I found a very interesting travel report today which is related to the Jura Malt Whisky Writer Retreat, organised by the Scottish Book Trust. To understand what it’s all about here is a quote from the Trusts’ website: “Scottish Book Trust and Isle of Jura malt whisky are working together to offer writers the opportunity to spend a month living and writing on the idyllic island of Jura. Each selected writer receives a month’s exclusive use of the luxurious distillery lodge, a bursary and travel expenses. In 2008 three writers are getting the opportunity to spend a month on Jura.” Jura is probably a good location for writing books, due to the tranquility and remoteness. George Orwell wrote his book 1984 on Jura at Barnhill in the late 1940s. Below a few quotes from the article called “lyrics from a lush landscape” by John Burnside, published in the Scotsman:
It’s been a while since Scottish Book Trust told me that I was going to the Jura Malt Whisky Writer Retreat for some precious writing time between mid-August and mid-September, and I knew I was looking forward to it, but I didn’t know how much was going on at the back of my mind. So, when I finally got here (after a three-day sojourn on Islay, because the Jura car ferry had broken down) I had so much work – so many promising notions – to be getting on with, I didn’t know where to start. At which point, of course, the place to start is by calming down and reminding yourself that there’s plenty of time. A whole month, more or less (car ferry notwithstanding). And also to take a look around and see where you are. In Jura. I didn’t know it would be such a beautiful place.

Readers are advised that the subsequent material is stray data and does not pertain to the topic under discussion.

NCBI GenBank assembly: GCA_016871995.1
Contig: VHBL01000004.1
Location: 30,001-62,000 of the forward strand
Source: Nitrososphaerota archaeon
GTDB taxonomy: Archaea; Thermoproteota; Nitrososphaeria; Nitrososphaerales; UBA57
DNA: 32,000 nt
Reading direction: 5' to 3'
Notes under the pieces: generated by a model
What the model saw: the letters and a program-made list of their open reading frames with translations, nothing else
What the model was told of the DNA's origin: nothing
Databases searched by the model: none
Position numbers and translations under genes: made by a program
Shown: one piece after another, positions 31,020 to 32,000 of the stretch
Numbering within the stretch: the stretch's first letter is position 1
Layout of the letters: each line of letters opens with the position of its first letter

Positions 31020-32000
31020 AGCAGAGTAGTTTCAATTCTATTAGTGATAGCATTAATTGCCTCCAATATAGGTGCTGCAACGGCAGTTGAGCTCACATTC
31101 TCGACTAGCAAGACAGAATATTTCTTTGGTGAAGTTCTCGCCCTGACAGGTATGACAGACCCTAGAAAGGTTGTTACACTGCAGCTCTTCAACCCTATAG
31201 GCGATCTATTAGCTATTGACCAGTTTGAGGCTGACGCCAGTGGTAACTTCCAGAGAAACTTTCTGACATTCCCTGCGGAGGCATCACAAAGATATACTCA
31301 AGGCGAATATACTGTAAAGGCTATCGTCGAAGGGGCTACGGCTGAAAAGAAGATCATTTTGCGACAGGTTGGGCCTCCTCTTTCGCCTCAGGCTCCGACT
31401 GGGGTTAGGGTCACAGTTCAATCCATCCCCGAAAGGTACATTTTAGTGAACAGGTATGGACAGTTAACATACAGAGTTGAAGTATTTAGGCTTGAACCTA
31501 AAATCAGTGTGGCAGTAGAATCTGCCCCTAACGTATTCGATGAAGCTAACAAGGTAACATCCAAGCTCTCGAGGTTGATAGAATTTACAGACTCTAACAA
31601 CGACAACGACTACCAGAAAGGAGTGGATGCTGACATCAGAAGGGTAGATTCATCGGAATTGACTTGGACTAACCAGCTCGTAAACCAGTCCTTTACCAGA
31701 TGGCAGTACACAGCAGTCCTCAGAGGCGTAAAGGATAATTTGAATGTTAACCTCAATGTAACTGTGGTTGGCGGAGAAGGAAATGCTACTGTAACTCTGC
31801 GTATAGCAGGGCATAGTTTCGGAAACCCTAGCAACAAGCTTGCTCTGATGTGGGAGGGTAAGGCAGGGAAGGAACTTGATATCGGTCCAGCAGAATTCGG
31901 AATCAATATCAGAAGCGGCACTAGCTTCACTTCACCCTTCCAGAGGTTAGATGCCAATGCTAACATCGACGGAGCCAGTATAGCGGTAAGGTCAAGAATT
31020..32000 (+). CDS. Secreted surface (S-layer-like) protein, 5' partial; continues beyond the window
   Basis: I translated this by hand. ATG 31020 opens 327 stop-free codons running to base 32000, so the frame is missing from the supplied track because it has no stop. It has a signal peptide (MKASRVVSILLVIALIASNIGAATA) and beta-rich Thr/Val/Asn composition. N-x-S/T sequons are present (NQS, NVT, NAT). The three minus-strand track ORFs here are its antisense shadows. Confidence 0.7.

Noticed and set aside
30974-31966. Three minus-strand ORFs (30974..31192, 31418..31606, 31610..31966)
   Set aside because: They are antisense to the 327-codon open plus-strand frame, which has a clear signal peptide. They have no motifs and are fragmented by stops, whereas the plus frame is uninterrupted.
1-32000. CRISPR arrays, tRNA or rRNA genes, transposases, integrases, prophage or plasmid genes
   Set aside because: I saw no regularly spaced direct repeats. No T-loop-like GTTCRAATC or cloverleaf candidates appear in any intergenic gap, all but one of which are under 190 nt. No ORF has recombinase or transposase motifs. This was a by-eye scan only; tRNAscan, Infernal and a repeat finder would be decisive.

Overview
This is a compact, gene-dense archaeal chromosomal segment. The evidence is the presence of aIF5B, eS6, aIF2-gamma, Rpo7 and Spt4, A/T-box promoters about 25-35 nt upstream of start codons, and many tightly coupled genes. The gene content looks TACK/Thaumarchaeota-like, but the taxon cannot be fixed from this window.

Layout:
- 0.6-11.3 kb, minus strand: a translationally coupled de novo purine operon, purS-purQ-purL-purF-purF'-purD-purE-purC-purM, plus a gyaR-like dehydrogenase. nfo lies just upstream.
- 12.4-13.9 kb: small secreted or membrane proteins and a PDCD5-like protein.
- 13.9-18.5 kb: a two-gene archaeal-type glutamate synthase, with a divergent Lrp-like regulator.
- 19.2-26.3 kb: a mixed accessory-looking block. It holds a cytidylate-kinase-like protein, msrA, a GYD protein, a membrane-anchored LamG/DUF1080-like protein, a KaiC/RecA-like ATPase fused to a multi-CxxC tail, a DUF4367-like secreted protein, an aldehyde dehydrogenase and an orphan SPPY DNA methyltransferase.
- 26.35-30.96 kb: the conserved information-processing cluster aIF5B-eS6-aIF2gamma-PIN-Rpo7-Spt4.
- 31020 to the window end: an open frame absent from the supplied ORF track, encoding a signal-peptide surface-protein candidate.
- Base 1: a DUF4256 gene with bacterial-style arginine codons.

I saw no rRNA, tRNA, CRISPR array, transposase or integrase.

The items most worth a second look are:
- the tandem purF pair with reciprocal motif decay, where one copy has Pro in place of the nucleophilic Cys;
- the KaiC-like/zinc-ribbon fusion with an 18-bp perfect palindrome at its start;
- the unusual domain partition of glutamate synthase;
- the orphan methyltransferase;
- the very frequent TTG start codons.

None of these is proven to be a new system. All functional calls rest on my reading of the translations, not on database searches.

What I do know is that a beautiful place has beautiful place names – and when Catriona Mack, the housekeeper of Jura Lodge, brought me a pile of local interest books, the one I seized upon was Place Names of Jura: A Guide, by Calum McArthur. It’s not a big book – 16 pages, in fact – but it’s full of treasures. Beinn nan Capull, for example, which means “peak of the horses”, or Tom na Pioghaide, which translates as “hillock of the jackdaws”. The name “Jura” could originate in old Norse (meaning something like “deer island”) and the Vikings certainly were a presence here. The island is full of voices. All islands are. Everyone who passed by, or passed through, left a voice behind, their own individual sound, indelible, among the rocks and rivers and hill trails.
The holy grail, I suppose, is a process of distillation. Cask strength, at its best. Surely the right metaphor to end on, after a month of living and working next to a distillery. At night, or in the early morning, when I was about my business, the people who worked over there – a yard’s width away – were at theirs. Found that heartening, reassuring. We were both engaged in the business of making something – hopefully, what I was making might warm somebody, or inspire a good conversation, or close out a solitary evening by the fire almost, though not quite, as well as the water of life. So no goodbye to Jura – and one day, I trust, a return.